By Eric Kang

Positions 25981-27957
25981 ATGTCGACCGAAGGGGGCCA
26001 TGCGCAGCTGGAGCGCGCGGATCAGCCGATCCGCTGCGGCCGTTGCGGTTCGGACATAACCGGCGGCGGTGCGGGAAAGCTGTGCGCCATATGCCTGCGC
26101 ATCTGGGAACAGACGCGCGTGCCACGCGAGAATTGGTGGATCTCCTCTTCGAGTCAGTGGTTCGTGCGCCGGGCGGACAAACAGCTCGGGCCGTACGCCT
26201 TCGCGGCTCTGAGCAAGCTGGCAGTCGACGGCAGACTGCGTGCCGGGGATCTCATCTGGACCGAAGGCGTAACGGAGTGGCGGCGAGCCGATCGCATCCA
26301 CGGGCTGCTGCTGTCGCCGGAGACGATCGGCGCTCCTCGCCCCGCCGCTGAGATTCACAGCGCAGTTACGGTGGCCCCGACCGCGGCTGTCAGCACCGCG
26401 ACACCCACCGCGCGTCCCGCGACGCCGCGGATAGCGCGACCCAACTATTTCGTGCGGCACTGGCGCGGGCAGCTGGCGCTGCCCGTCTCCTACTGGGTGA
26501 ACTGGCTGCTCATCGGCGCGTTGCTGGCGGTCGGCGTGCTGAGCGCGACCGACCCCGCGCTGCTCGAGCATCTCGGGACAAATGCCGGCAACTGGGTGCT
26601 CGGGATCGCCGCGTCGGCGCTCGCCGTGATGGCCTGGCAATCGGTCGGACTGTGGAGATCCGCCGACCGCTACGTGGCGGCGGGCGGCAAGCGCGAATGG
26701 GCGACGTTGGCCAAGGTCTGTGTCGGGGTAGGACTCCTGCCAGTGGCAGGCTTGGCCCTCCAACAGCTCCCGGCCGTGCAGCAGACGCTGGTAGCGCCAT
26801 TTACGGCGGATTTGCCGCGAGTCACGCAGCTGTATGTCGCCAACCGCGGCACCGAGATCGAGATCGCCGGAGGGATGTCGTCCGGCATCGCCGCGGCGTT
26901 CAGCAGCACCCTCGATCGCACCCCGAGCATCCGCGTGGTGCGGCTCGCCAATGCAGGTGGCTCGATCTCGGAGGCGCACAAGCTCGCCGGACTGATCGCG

Throughout the semester I have experienced the ups and downs of phage hunting to the greatest extent. In just the past few weeks I have been frustrated beyond compare because of endless contamination that comes out of nowhere, bad top agar, and plainly not getting the results I need. However, these negative experiences were very constructive. For the next four years I will be spending hours upon hours in the lab doing research and similarly to my experience in phage hunting, everything will not always go according to plan. Facing all the obstacles that I did throughout this semester gave me increased patience and attention to detail that will surely help me in the coming years. Also, when I am working with much more dangerous and expensive materials/equipment I will appreciate all the pain that I went through in this class with the contamination, aseptic procedure and whatnot. Although there was frustration during the course there was also great joy. For example, seeing the EM images of my phage was incredible. Not only is it mind-blowing to see such a small organism, but also this was my phage, the one I isolated all on my own. I like to compare the experience of a father seeing his unborn child’s ultrasound. However, seeing my phage was not nearly as life changing. Other joys come from succeeding after so many attempts. Being able to finally harvest an HTL after so many failed attempts and so much contamination I was jumping for joy. Lastly, being in this lab setting allowed me to collaborate and interact with my fellow classmates in a way that none of my other classes allow. Looking back the only thing I regret is not being able to get enough DNA to be in the phage Olympics, especially since I know my phage would have kicked all the other phage’s butts (tails). I look forward to another semester of phage hunting.